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Are you an emotional eater?

Everyone deals with emotions differently, whether or not they have a problem with food. According to the Myers-Briggs Type Indicator, some people prefer to ground themselves in their feelings in order to make their perceptions and decisions in the world. Others are "thinking" types, who prefer to detach from their emotions and approach life on a more intellectual basis.
People who struggle with food and body/weight issues don't just detach from emotions, they run from them. Yet they don't particularly want to approach their problems from a thinking place, either. They simply cannot cope with emotional situations.
Whether it's a high stress situation such as dealing with trauma or abuse (anger, fear, etc.) a seemingly harmless experience such as a day off (boredom, indecision, etc.), or "positive" stress such as going to a party or winning a contest (excitement, adrenalin, etc.), they do not or cannot tolerate their feelings.
This repeated cycle leaves them cut off from a full living experience. They're usually well aware of this, promising themselves (and sometimes others) that as soon as they're thin (or thinner), they'll start to live.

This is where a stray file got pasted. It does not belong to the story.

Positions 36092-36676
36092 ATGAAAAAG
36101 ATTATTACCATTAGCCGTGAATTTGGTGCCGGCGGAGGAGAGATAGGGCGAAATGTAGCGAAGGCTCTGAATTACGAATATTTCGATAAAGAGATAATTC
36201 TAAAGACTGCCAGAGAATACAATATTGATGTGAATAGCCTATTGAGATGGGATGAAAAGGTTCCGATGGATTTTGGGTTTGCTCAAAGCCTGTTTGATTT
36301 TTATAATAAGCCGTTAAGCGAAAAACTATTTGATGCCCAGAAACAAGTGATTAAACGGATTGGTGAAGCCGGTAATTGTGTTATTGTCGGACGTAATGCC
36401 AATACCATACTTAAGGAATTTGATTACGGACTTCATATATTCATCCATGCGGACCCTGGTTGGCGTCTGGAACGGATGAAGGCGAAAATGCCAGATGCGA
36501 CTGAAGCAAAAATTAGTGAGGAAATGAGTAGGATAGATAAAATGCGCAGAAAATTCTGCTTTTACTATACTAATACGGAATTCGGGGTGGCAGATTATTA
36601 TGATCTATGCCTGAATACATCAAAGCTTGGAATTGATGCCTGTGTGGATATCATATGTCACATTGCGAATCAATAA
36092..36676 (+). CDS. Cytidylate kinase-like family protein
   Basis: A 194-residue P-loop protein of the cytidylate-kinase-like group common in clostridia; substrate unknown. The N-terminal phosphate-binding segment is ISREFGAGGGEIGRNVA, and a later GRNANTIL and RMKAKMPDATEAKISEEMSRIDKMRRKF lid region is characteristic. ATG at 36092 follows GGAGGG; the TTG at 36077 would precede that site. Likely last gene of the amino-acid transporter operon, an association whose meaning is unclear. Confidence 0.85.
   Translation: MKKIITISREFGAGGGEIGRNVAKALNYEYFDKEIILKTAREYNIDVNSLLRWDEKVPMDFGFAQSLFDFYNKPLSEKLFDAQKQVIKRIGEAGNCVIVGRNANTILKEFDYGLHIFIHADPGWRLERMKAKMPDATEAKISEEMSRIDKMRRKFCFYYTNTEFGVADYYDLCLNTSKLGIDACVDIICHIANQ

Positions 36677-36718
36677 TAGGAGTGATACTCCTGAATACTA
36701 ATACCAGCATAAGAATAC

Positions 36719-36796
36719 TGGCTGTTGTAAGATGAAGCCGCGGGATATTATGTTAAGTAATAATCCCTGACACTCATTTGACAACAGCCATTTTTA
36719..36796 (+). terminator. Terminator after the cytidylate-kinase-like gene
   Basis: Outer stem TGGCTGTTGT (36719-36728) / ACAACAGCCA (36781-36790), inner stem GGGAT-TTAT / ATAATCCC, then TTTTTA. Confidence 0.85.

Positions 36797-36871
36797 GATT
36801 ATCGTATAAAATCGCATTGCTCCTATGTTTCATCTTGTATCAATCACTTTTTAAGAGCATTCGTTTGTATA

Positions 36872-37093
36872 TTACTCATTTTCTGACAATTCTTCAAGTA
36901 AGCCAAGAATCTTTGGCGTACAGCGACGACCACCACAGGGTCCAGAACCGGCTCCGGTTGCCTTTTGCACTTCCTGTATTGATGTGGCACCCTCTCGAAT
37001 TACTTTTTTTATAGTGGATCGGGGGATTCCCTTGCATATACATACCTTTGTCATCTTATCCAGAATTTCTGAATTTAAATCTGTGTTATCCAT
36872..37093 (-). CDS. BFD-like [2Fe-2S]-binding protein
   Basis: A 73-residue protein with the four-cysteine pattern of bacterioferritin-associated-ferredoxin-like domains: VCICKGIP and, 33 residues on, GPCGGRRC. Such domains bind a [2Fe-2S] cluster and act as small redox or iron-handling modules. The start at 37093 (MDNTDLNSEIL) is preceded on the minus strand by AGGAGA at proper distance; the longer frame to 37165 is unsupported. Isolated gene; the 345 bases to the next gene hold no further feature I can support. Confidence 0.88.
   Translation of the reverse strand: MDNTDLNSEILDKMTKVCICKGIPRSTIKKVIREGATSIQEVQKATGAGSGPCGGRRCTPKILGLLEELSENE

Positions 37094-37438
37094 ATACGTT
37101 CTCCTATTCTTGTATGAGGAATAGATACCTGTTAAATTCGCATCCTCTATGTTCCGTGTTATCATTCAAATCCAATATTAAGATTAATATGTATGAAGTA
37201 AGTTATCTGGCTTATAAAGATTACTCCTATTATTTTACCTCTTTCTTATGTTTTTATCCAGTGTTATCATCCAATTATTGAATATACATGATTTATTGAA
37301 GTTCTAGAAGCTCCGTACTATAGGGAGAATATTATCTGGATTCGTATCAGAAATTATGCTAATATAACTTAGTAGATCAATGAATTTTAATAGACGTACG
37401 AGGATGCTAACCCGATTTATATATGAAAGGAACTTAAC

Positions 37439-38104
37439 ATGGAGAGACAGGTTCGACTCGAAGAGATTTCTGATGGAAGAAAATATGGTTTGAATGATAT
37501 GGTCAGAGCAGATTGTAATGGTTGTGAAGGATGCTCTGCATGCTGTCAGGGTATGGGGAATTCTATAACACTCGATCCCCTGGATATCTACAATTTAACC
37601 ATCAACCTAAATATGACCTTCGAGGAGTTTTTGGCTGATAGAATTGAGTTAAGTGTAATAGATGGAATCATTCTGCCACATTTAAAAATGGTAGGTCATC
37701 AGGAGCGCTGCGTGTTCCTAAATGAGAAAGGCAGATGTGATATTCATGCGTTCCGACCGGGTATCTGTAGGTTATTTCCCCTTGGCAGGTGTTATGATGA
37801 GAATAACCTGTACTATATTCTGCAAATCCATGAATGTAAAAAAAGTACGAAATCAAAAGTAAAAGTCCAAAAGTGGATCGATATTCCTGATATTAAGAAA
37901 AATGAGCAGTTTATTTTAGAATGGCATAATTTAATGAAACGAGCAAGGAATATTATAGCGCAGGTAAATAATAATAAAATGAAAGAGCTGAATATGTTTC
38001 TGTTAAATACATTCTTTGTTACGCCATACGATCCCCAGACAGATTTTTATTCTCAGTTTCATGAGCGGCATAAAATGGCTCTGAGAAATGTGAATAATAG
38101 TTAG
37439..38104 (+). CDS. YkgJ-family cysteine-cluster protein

All of this is why we sometimes say that emotional eating is not about the food. Yet, when it comes to food addiction, it IS about the food. For food addicts—who also may be emotional eaters—there is a chemical reaction to specific foods and/or an extreme physical craving for those foods.
These are complex issues and that's why here at the White Picket Fence Counseling Center we are each specially trained to deliver highly individualized treatment geared to your specific problem. And one that takes into account your emotional style.
People struggling with eating disorders need more than just the trite answers of "just eat less," "push yourself away from the table" or "just say no!"
Recovery from emotional eating requires both structure and support. Now by structure, we do not mean rigidity. Food plans, daily schedules and group meetings are all used as tools, but what's most important is that those tools are meeting your needs and fit with where you're at today.
And by support, we do not mean instructions. In fact, a recent article in the NY Times points out that doctors who just hand out instructions (sometimes paired with stern judgment) have little impact on their patients' success. However, doctors who work to motivate their patient to take charge of their own recovery make a real difference.
For emotional eaters who are considering bariatric surgery, take note. While this might seem like a quick and viable solution, surgery cannot remove emotional eating. Maintaining the weight loss will be very challenging, if not impossible, if you have not addressed that. Whatever got you to that weight is still with you.
Recovery from emotional overeating is not easy, and there truly is no quick fix. But if you start where you are, stay gentle with yourself, and enlist the right kind of support, you can experience the freedom of recovery.
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